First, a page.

Tides eat British Teenager’s Car

Every day, without fail, the tides go in and out. While some people fail to understand why they rise and fall, others just completely forget that they exist at all. Like this teenager in Burnham-on-Sea in the UK who apparently decided to park as close to the water as possible during low tide. I can imagine colorful language that erupted when he came back to his submerged car 6 hours later at high tide.


Now you may think, well this was just a folly of youth. Think again, three MORE cars needed to be rescued later that week! And never forget the great Car Smorgasbord of 2009, where 5 cars where devoured by the slow crawl of an incoming ocean that day. Bristol Channel, where Burnham-on-Sea is located, is home to some of the largest tides in the world. This creates enormous mudflats that sometimes even people get stuck in and need to be rescued from the incoming tide.

Horses, proving they are the best way to explore the beach.

For some reason, the local authorities seem regularly bust out the heavy machinery to rescue these swamped automobiles. Perhaps it’s to save the cars from total devastation and mitigate potential toxic fluid spills. But I have to ask, why not just wait 6 hours until the tide recedes again?


5 Replies to “Tides eat British Teenager’s Car”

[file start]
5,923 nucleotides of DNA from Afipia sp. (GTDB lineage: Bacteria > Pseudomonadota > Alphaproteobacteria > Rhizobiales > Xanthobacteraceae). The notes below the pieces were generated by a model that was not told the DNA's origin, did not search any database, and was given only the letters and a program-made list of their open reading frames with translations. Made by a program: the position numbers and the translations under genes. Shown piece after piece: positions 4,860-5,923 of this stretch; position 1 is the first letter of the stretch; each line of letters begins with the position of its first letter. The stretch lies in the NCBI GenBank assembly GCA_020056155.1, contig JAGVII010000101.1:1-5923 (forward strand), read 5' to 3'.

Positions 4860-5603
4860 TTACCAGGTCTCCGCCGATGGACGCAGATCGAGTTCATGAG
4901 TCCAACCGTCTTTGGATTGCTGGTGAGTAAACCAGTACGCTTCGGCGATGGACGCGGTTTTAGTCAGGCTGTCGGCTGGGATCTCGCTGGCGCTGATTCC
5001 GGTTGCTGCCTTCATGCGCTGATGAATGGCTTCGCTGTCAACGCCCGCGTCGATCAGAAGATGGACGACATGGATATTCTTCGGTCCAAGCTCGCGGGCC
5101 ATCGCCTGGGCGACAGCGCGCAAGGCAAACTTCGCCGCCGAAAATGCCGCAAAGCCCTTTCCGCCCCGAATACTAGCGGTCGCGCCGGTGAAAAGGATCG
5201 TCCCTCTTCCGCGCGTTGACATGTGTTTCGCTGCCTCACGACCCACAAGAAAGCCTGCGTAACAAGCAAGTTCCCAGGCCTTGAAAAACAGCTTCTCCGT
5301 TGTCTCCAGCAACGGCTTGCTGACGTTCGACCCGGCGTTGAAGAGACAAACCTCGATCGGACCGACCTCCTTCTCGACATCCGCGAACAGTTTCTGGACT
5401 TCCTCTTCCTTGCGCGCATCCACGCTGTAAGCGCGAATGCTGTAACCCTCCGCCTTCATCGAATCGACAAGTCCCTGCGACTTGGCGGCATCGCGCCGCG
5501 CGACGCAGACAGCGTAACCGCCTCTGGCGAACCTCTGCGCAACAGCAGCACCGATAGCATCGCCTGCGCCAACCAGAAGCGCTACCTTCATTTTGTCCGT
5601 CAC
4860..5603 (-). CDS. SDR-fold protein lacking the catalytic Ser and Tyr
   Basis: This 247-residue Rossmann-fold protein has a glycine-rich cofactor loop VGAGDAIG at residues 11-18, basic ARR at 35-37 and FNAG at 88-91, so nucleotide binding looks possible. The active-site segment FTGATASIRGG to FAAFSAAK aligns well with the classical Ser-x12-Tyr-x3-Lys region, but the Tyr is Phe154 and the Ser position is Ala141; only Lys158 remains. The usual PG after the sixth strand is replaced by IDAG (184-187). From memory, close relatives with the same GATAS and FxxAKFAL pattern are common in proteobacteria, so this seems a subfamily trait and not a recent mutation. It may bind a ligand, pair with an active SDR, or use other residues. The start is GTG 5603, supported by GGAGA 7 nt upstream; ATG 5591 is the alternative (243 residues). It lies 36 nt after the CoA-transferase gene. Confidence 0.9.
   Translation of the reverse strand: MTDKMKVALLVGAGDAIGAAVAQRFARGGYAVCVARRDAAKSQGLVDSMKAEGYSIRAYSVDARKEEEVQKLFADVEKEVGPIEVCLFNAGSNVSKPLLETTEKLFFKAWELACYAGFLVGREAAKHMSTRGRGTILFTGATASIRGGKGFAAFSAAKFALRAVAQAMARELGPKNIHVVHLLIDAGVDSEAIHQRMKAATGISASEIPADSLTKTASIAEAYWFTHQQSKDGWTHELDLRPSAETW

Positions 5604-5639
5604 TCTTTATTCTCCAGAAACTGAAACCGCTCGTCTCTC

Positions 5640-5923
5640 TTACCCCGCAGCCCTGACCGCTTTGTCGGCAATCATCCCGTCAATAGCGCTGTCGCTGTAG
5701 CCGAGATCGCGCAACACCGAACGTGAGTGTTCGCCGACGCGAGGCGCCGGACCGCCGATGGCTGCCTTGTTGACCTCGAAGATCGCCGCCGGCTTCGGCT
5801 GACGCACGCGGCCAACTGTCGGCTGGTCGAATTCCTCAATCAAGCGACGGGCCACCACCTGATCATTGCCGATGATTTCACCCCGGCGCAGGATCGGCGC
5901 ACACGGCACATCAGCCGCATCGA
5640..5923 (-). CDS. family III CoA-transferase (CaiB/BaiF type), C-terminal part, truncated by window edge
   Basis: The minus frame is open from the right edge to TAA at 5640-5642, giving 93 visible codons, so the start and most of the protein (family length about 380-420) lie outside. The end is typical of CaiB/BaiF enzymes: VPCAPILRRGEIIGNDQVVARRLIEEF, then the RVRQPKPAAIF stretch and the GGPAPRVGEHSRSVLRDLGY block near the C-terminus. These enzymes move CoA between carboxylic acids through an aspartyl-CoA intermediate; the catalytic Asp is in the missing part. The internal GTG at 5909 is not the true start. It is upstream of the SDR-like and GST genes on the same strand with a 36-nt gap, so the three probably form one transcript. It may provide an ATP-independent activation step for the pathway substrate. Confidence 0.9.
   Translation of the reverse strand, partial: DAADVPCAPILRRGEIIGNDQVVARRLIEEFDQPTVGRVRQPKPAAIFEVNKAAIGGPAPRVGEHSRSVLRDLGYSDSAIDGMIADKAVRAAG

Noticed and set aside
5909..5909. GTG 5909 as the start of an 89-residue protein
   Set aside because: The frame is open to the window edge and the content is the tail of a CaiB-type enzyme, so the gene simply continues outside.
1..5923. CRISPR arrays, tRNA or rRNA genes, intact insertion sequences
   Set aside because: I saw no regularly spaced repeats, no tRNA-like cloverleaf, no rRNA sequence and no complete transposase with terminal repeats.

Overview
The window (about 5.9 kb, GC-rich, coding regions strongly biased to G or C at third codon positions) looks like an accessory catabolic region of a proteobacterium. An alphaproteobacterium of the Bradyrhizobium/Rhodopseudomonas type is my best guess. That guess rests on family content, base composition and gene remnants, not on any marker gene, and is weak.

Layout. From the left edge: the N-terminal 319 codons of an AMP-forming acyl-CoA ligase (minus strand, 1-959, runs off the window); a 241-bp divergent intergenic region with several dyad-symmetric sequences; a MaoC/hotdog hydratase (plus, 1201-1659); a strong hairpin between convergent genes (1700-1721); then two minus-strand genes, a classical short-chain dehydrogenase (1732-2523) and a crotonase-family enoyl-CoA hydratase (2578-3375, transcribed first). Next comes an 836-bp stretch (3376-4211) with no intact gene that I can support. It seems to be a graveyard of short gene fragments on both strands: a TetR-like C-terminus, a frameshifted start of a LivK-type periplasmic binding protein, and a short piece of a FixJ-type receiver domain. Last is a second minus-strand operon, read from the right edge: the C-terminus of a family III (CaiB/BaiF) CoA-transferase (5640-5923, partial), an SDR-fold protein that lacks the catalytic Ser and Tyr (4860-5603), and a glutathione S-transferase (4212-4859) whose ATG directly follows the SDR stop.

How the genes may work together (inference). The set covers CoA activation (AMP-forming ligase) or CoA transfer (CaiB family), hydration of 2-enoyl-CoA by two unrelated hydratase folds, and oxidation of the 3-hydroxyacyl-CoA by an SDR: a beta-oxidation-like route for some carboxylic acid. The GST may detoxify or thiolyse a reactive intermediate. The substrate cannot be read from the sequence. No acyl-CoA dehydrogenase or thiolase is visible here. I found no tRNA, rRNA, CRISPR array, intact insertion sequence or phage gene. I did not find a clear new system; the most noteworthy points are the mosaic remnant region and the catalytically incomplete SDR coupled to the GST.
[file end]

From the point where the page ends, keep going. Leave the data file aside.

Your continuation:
1. Why not wait 6 hours? Because the ‘sand’ is mostly mud/silt and even the sand higher up the beach is soft enough with the incoming tide that in 6 hours time, the car will be embedded in the sand and will still require heavy machinery to remove. The beach between Burnham and Brean Down is littered with the metal skeletons of cars that didn’t get pulled out and were left to rot. While still accessible, a tractor is enough to do the job. 6 hours later, you’ll probably need a digger as well as the tractor and it won’t be guaranteed.

    … sometimes even people get stuck in and need to be rescued from the incoming tide. And sometimes they’re stuck so badly that even in the 21st century they can’t be extracted from the mud and drown in the presence of the rescue teams.

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